He was also one of Harford's representatives in the Annapolis convention of June 22, 1774, which protested against the tax on tea, his Harford Colleagues being Richard Dallam, John Love, Thomas Bond, John Paca and Benedict Edward Hall.
    
His children were:
     Jacob Bond, Jr.
     Sarah
, wife of Bernard Preston,
     Martha,
     Charlotte,
     Ralph,
     Dennis
, the father of Dr. Elijah Bond,
     Ann,
     Priscilla.
    
His will, dated Oct. 2, 1780, is recorded in the Orphans' Court at Bel Air.
     Bernard Preston, who married Sarah Bond, above named, was born in 1756.  He built the large stone house between Bel Air and Hickory now owned by Mr. John B. Wysong, his great-grandson.  Bernard's father was the first settler on that property, viz., James Preston,  the son of James Preston, who was the son of Thomas, named in the will of Richard Preston of Patuxent as "Thomas Preston of the Cliffs."
Source: History of Harford Co., Maryland - by Walter W. Preston, A. M. Bel Air, Maryland - 1901 - Page 202
WILLIAM BRADFORD, Sr., was of English ancestry, his family having come originally from Yorkshire, where Bradfords bearing the same family arms were found upon the Manor of that name, in the reign of Henry III.  He was the son of William Bradford and Elizabeth Lightbody, who came to Maryland early in the eighteenth century, and settled upon land at the head of Bush river.  His father was one of the early schoolmasters of the colony.  He was commissioned by the Bishop of London to teach on the plantations and became later on a soldier in the Colonial Army with the rank of captain.
     The subject of this sketch was born in 1739 at his father's home place, on Bynum's Run, just across which lived his near neighbor, Aquila Hall.  He obtained a good education under his father's tuition, and he also received an early training in the doctrine of the Christian religion, in which his family had for generations been more or less conspicuous.  His father had been registrar, clerk and vestryman in St. John's Parish, and he succeeded him as a member of the same vestry.  His paternal grandfather was John Bradford, a merchant of London, whose brother, Samuel Bradford, was Bishop of Rochester and Dean of Westminster, and his paternal grandmother was Mary Skinner daughter of Matthew Skinner, M. D., of London, and a granddaughter of Robert Skinner, Bishop of Bristol.  Several of his ancestors had also been closely connected in an official way with St. Ann's Parish, London.  His paternal great grandfather, William Bradford, was a parish officer therein during the great plague of 1665, and of whom is a recorded that "so conscientious was he in the performance of his duties that he remained in London, giving his personal attention to the sick and dying, through he removed his family to Islington.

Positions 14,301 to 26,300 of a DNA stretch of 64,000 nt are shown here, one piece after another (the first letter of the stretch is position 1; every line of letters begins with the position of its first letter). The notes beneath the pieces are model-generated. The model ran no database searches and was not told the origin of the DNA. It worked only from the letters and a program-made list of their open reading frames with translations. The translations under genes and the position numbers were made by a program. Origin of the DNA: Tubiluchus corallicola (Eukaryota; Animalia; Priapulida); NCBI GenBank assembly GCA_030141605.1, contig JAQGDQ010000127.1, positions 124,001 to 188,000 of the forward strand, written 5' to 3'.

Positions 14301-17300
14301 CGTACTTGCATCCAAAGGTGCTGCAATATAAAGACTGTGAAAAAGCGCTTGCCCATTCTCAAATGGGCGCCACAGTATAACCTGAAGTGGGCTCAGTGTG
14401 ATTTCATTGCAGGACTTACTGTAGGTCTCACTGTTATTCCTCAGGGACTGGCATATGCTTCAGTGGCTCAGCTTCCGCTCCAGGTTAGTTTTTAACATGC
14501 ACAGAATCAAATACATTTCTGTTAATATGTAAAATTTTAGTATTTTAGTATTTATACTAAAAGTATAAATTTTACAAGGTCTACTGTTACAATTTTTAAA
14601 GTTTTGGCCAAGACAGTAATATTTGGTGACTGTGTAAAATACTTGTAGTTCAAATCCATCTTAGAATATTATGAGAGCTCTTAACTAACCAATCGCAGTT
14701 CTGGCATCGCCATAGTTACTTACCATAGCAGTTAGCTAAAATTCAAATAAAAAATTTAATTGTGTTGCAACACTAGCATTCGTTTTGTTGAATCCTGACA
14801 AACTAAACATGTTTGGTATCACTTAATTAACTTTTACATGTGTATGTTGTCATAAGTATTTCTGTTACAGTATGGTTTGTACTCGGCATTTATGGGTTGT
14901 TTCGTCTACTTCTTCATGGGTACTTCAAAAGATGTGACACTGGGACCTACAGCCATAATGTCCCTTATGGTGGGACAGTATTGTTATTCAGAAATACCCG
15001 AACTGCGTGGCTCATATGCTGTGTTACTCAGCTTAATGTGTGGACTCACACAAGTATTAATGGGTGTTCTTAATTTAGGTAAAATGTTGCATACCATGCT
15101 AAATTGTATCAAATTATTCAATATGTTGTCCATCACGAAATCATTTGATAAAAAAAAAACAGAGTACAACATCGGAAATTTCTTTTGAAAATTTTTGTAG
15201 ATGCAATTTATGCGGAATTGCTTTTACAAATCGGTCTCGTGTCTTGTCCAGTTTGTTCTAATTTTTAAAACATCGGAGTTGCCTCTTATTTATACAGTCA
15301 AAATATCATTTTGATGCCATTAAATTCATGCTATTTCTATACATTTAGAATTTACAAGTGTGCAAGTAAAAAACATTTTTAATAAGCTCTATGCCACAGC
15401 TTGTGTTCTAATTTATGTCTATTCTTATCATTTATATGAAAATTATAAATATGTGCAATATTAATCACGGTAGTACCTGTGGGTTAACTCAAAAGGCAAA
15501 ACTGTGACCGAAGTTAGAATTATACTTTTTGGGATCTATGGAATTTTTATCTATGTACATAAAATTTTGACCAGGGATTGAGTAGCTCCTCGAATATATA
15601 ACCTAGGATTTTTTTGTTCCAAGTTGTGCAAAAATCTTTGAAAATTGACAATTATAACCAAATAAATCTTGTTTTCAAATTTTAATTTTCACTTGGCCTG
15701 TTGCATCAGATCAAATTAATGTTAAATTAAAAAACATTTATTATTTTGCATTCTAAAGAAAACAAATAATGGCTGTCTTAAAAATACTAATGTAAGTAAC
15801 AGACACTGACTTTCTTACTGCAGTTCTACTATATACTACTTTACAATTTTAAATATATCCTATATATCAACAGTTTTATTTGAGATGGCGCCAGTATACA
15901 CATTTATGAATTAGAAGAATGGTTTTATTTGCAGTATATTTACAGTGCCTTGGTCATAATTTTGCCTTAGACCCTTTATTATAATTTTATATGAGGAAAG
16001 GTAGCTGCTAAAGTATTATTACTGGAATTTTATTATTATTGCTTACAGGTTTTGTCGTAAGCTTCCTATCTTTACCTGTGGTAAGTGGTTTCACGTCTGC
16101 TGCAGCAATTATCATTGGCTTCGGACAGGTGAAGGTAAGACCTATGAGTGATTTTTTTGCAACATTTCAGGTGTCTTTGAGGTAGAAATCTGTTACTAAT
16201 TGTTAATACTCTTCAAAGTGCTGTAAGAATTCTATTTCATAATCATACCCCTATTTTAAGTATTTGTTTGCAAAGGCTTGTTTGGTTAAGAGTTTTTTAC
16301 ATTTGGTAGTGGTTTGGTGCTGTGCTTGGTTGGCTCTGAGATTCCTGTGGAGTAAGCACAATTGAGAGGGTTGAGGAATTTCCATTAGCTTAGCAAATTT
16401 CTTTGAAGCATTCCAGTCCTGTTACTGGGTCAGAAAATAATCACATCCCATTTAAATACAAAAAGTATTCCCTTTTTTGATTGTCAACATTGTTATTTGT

The latter's only children were, as stated above, John and Samuel, and a daughter, Hannah, who married Joseph Presbury, of London, and whose son, James Presbury, came to Maryland and settled near his cousin, William Bradford.  He was the ancestor of the Presbury family of Maryland.
     William Bradford, Sr., became a pronounced patriot, as did also his only brother, George Bradford.  Both he and his brother were elected members of the Harford Committee of 1775, the latter of whom would, no doubt, have been a signer, too, of Harford's "Declaration of Independence" had he been present at the time.
     The "senior" which William Bradford suffixed to his name when he signed the declaration, and which was something unusual for him to do, was to designate him from his nephew of the same name, who was also an ardent patriot and a lieutenant of Capt. Alexander Lawson Smith's Company of Fort Washington fame.  It was an earnest of the intense responsibility which he assumed, when he so solemnly pledged himself to the sacred cause of his country.  In September, 1775, he organized Company No. 13 of Harford Minute men, and was its captain.  He was married in 1764 to Sarah McComas, to whom were born eleven children, one of whom, Samuel Bradford, married Jane Bond, and lived for many years in Bel Air.  Samuel  was the father of Augustus W. Bradford, Governor of Maryland during the Civil War.
     William Bradford lived adjoining his brother upon a tract containing about three hundred acres, called "Littleton," where he died in 1794.
Source: History of Harford Co., Maryland - by Walter W. Preston, A. M. Bel Air, Maryland - 1901 - Page  214
 
 


 

CLICK HERE to RETURN to
HARFORD COUNTY, MARYLAND
INDEX PAGE
CLICK HERE to RETURN to
MARYLAND
INDEX PAGE
GENEALOGY EXPRESS
FREE GENEALOGY RESEARCH is My MISSION

This Webpage has been created by Sharon Wick exclusively for Genealogy Express  2008
Submitters retain all copyrights
.